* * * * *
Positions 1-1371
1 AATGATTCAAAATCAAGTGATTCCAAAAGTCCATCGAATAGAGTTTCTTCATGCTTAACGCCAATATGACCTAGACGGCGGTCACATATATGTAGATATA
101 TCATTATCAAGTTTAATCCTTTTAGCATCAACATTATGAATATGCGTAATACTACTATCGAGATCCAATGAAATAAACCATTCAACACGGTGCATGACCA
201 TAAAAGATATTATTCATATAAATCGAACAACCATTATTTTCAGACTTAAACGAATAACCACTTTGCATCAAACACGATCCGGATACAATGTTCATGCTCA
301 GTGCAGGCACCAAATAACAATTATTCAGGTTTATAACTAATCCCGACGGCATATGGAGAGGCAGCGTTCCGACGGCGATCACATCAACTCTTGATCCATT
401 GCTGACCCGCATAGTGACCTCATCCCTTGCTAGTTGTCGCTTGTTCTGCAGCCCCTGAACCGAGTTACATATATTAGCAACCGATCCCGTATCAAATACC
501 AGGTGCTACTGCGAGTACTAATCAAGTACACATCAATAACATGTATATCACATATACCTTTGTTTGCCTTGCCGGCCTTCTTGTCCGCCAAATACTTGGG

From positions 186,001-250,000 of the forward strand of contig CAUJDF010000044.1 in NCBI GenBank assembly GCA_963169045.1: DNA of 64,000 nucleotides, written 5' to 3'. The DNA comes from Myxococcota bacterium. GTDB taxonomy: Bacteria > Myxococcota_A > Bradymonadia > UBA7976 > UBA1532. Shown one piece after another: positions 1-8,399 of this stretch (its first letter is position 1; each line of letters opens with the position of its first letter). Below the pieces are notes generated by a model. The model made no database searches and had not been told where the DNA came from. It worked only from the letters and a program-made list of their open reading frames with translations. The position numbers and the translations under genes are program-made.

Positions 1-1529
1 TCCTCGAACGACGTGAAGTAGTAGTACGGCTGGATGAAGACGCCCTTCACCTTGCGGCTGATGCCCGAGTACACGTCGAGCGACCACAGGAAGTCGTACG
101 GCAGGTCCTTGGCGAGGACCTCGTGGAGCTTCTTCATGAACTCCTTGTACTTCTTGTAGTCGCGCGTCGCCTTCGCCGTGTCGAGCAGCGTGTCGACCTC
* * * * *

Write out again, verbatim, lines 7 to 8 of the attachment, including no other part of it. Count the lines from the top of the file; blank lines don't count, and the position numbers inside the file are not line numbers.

501 AGGTGCTACTGCGAGTACTAATCAAGTACACATCAATAACATGTATATCACATATACCTTTGTTTGCCTTGCCGGCCTTCTTGTCCGCCAAATACTTGGG

From positions 186,001-250,000 of the forward strand of contig CAUJDF010000044.1 in NCBI GenBank assembly GCA_963169045.1: DNA of 64,000 nucleotides, written 5' to 3'. The DNA comes from Myxococcota bacterium. GTDB taxonomy: Bacteria > Myxococcota_A > Bradymonadia > UBA7976 > UBA1532. Shown one piece after another: positions 1-8,399 of this stretch (its first letter is position 1; each line of letters opens with the position of its first letter). Below the pieces are notes generated by a model. The model made no database searches and had not been told where the DNA came from. It worked only from the letters and a program-made list of their open reading frames with translations. The position numbers and the translations under genes are program-made.